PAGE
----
N2 - Objectives: To evaluate the prophylactic role of long-term ultra-low-dose acyclovir for varicella zoster virus (VZV) disease after allogeneic hematopoietic stem cell transplantation (HSCT). Methods: We evaluated 141 patients who were planned to receive acyclovir at 200. mg/day until the end of immunosuppressive therapy and for at least 1 year after HSCT in our center between June 2007 and June 2012. Results: The cumulative incidence of VZV disease after HSCT was 4.5% at 1 year and 18.3% at 2 years. Protocol violation was the only independent significant factor that increased the incidence of VZV disease (hazard ratio (HR) 7.50, 95% confidence interval (CI) 3.60-15.63). Excluding patients with protocol violation, the discontinuation of acyclovir was the only significant factor for the development of VZV disease (HR 5.90, 95% CI 1.56-22.37). Six patients experienced breakthrough VZV disease, but four of these six had not taken acyclovir for several weeks before breakthrough VZV disease. On the other hand, the cumulative incidence of VZV disease after the cessation of acyclovir was 28.4% at 1 year and 38.0% at 2 years. The proportion of disseminated VZV disease was only 7% and no patient died directly of VZV disease. Conclusions: This study shows that long-term ultra-low-dose acyclovir appears to be effective for preventing VZV disease, especially disseminated VZV disease, after allogeneic HSCT. We recommend continuing acyclovir until the end of immunosuppressive therapy and for at least 1 year after HSCT, but additional strategies such as the administration of varicella vaccine may be needed to eradicate VZV disease.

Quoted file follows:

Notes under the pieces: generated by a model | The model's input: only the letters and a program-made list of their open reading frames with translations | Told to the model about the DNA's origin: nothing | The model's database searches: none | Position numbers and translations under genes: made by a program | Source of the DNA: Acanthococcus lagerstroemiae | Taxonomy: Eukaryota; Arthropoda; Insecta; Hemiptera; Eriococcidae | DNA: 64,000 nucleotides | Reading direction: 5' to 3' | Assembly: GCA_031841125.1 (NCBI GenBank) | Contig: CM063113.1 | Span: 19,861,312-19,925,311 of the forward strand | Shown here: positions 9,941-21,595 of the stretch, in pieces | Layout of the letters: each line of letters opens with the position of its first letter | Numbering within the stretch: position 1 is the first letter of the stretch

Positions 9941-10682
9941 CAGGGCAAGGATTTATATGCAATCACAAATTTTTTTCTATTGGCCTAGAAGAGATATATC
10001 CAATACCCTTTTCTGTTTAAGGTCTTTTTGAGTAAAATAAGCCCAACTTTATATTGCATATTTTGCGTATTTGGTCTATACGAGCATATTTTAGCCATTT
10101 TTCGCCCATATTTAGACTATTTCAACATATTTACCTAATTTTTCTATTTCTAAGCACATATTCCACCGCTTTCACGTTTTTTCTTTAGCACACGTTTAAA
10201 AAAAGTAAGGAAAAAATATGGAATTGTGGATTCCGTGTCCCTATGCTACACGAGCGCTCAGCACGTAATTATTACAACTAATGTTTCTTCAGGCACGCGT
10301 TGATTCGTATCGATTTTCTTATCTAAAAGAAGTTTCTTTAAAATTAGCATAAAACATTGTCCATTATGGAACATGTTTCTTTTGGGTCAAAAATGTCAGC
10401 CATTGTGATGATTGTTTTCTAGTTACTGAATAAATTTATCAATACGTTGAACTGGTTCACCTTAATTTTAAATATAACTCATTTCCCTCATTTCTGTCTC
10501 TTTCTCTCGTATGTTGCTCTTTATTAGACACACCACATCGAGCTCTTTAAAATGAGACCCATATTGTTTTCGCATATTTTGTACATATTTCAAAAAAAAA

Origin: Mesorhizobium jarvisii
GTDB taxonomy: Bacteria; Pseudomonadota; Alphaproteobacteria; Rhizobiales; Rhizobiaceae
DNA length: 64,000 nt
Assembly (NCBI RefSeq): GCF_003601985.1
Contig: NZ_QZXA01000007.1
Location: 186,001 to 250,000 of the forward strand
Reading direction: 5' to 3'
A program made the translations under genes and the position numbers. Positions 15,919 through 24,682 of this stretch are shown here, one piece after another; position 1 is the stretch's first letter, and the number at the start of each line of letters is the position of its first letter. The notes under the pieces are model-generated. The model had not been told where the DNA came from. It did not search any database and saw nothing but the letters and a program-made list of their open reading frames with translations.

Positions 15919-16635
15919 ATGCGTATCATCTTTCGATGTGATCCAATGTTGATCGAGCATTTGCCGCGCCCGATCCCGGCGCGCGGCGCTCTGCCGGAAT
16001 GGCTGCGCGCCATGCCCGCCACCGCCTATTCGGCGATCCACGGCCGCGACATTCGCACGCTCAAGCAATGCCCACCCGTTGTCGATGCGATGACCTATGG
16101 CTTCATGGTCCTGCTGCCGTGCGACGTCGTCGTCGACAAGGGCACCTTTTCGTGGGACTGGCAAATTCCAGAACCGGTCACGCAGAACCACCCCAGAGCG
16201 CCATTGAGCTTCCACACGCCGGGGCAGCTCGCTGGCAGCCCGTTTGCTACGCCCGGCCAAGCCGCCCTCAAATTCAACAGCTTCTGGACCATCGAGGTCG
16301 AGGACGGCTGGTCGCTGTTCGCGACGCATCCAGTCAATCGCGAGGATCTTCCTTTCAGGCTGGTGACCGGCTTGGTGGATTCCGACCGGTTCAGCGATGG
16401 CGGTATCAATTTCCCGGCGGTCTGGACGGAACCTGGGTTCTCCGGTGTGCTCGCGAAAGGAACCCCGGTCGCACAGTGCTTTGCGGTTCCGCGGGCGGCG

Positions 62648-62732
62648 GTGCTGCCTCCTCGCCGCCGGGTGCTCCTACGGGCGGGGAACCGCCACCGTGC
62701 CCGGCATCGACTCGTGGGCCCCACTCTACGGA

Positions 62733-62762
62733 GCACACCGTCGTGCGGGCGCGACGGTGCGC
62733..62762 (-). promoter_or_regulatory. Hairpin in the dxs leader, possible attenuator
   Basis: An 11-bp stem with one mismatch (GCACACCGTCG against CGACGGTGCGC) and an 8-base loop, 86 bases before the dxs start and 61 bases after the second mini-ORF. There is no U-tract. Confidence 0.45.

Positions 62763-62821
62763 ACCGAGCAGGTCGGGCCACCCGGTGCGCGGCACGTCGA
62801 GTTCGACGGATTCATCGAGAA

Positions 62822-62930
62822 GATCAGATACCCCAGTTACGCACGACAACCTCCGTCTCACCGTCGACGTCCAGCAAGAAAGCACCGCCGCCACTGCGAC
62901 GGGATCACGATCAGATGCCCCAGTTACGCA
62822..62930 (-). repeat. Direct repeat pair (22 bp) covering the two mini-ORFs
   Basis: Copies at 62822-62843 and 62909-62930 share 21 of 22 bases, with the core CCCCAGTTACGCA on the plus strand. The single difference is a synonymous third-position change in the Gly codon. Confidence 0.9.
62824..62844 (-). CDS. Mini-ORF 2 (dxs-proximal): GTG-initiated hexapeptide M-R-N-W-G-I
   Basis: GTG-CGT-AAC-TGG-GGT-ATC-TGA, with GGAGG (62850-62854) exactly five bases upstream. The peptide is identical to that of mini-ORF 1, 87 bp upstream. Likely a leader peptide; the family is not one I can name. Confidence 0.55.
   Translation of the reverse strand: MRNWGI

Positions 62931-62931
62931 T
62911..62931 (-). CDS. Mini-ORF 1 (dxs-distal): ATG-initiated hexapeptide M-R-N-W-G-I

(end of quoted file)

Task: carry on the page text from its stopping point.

AB - Objectives: To evaluate the prophylactic role of long-term ultra-low-dose acyclovir for varicella zoster virus (VZV) disease after allogeneic hematopoietic stem cell transplantation (HSCT). Methods: We evaluated 141 patients who were planned to receive acyclovir at 200. mg/day until the end of immunosuppressive therapy and for at least 1 year after HSCT in our center between June 2007 and June 2012. Results: The cumulative incidence of VZV disease after HSCT was 4.5% at 1 year and 18.3% at 2 years. Protocol violation was the only independent significant factor that increased the incidence of VZV disease (hazard ratio (HR) 7.50, 95% confidence interval (CI) 3.60-15.63). Excluding patients with protocol violation, the discontinuation of acyclovir was the only significant factor for the development of VZV disease (HR 5.90, 95% CI 1.56-22.37). Six patients experienced breakthrough VZV disease, but four of these six had not taken acyclovir for several weeks before breakthrough VZV disease. On the other hand, the cumulative incidence of VZV disease after the cessation of acyclovir was 28.4% at 1 year and 38.0% at 2 years. The proportion of disseminated VZV disease was only 7% and no patient died directly of VZV disease. Conclusions: This study shows that long-term ultra-low-dose acyclovir appears to be effective for preventing VZV disease, especially disseminated VZV disease, after allogeneic HSCT. We recommend continuing acyclovir until the end of immunosuppressive therapy and for at least 1 year after HSCT, but additional strategies such as the administration of varicella vaccine may be needed to eradicate VZV disease.

KW - Allogeneic hematopoietic stem cell transplantation

KW - Disseminated VZV disease

KW - Long-term acyclovir

KW - Varicella zoster virus disease